BLUE HILL — Garden centers and nurseries are in the midst of a perfect storm thanks to the arrival of spring and a global pandemic that shuttered the economy, disrupted the food chain and left thousands of Mainers at home with nothing to do but plant a garden.
“Everyone’s going to have a garden or they say they are,” said Harvard Jordan, who owns the Ellsworth Feed and Seed. “I’ve re-ordered four times and it isn’t even May yet. Usually I don’t do the first re-order until May. It’s hard.”
For Don and Althea Paine who have owned Mainescape Garden Center in Blue Hill for 45 years, keeping employees healthy and happy has been job number one.
“Once your employees get sick, you’re out of business,” said Don Paine. To that end, only one or two customers will be allowed in the greenhouses at a time until further notice. The couple have ordered an awning to erect by the main door to their shop so that customers can stay outside and find things they need such as gloves, soil and tools. Clerks will take payments through an existing window.
“We may have a policy if you want to go into the greenhouse or shop at all, you need a facemask.”
“I think we’re going to see a huge upsurge in backyard gardens this year,” Paine said. “Nobody could have anticipated this last fall when people were anticipating their spring seed orders.”
In addition to planting gardens, many Mainers have decided to raise chickens.
The Ellsworth Feed and Seed has been “overwhelmed” by the demand for chicks, said Jordan. “I’m only one of the places in the state that has chickens every week until September. The volume of chickens people want is shocking.”
Prospective fowl customers need to be patient. It takes about 22 days to hatch chicks, Jordan said. There’s no way to rush Mother Nature.
Time is of the essence for nurseries, especially in Maine’s short growing season. May and June are when nurseries make most of their revenue for the year, Paine said.
“We’re no different than a grocery store,” said Paine. “All of our items are perishable. They have to be watered every day. They have to be maintained. Once you bring that inventory in—you’ve got to sell it. It’s a very tenuous thing.”
One of the questions for the Paines is whether there will be any hospitality business this spring and summer, which is a good chunk of their revenue.
“If the hospitality centers [hotels, restaurants] don’t open up—that’s a huge,” he said. “They all deck themselves out every year for the summer traffic. If they can’t open, they aren’t going to order. Those are the things we think about today.”
The pandemic has created more work for everyone.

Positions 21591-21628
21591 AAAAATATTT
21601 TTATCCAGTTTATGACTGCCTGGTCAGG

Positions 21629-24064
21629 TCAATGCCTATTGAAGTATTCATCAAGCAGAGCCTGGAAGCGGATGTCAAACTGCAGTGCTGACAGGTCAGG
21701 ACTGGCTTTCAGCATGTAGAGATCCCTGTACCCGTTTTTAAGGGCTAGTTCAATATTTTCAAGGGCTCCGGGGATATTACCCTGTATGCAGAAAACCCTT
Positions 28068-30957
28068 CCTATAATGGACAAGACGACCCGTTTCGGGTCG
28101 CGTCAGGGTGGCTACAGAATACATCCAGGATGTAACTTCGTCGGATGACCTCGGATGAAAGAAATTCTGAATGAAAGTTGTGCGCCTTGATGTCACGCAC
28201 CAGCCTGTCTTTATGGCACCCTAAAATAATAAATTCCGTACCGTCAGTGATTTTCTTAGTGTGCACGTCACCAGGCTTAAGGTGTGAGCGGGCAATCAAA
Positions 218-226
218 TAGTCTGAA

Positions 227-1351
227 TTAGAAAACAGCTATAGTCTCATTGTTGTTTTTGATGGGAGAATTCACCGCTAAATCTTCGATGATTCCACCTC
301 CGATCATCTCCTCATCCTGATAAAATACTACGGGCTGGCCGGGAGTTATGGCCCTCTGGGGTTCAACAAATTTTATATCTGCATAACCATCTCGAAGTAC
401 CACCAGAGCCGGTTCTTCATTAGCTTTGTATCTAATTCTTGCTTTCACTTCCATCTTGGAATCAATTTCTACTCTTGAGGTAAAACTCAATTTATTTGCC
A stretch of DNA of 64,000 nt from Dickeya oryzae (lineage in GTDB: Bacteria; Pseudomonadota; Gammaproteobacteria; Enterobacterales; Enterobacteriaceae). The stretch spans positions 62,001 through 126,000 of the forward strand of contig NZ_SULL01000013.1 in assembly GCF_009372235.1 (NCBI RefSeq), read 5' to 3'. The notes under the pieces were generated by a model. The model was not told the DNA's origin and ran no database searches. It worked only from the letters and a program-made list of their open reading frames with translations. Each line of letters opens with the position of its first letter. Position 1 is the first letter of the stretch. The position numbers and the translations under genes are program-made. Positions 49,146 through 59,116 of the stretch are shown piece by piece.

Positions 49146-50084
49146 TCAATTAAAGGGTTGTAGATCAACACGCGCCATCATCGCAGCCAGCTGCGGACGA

Taking email orders for curbside pickup means employees doing the shopping instead of the customers then having a place to have all the orders organized, Paine said. Then there’s the sanitization that needs to be done frequently throughout the day.
Surry Gardens had been taking email orders for curbside pickup but has stopped to “get ready to re-open at some point next week,” nursery staff told customers in a social media post.
“We will have an improved outdoor checkout area,” according to the post. “We will be limiting numbers of people, especially inside the greenhouses. We will be asking people to respect the personal space boundaries of our workers and other customers, as well as encouraging one shopper to come in for the family if at all possible, to allow another family a chance to shop, too.”
Todd Simon, owner of Simons Hancock Farms and Greenhouses, said he opened earlier than planned—on Friday—because of customer demand.
Simon installed plexiglass at the check-out counters to shield employees as they assist customers. The nursery is limiting greenhouse activity to no more than five people in a greenhouse at a time. “We have sanitizers everywhere. We’re protecting everybody very well.”
“We have everything marked off six feet. We’re taking it one day at a time. As it gets busier, things may change. I need to get people through here but I can’t have a line 1,500 miles long either.”
Simon said the additional unemployment benefits the federal government is providing has affected his ability to hire the workers the business needs.
“It’s hard to hire people right now,” he said. “Who wants to work when they can collect an extra $800 bucks a month?”
Simons has plenty of seeds as does Mainescape and the Feed and Seed.
However, Fedco and Johnny’s have been so overwhelmed by the demand for seeds that they are only filling commercial orders at this point, according to Sarah Alexander, executive director of Maine Organic Farmers and Gardeners Association.
“We want to make sure people aren’t hoarding seeds,” said Alexander. “For home gardeners you don’t really need that many seeds, depending on how much you’re growing. One packet of seeds for something like kale, is going to be more than one family needs. We’ve got some community resources we’re putting out to encourage the sharing of seeds.”
“We’re very excited to provide support for new gardeners,” said Alexander. To that end, MOFGA has been providing free video tutorials on gardening basics. “We have a link right on the home page [www.mofga.org] that says resources for gardeners.”
Paine said he and Althea are grateful to be in a business considered essential during this pandemic.
Governors in Pennsylvania and Michigan have deemed nurseries non-essential and shut them down.
“If everybody’s going to garden, I can feel good about that,” said Paine. “I think it’s going to change the shape of who we are as a society. We will be more aware of our environment every day and more appreciative of the food chain.”
“We tend to be optimists,” Paine said. “We try to keep on the positive side. When it all shakes out, we’re not going to have a bust-out year but we’re going to survive. We’re going to keep moving forward.”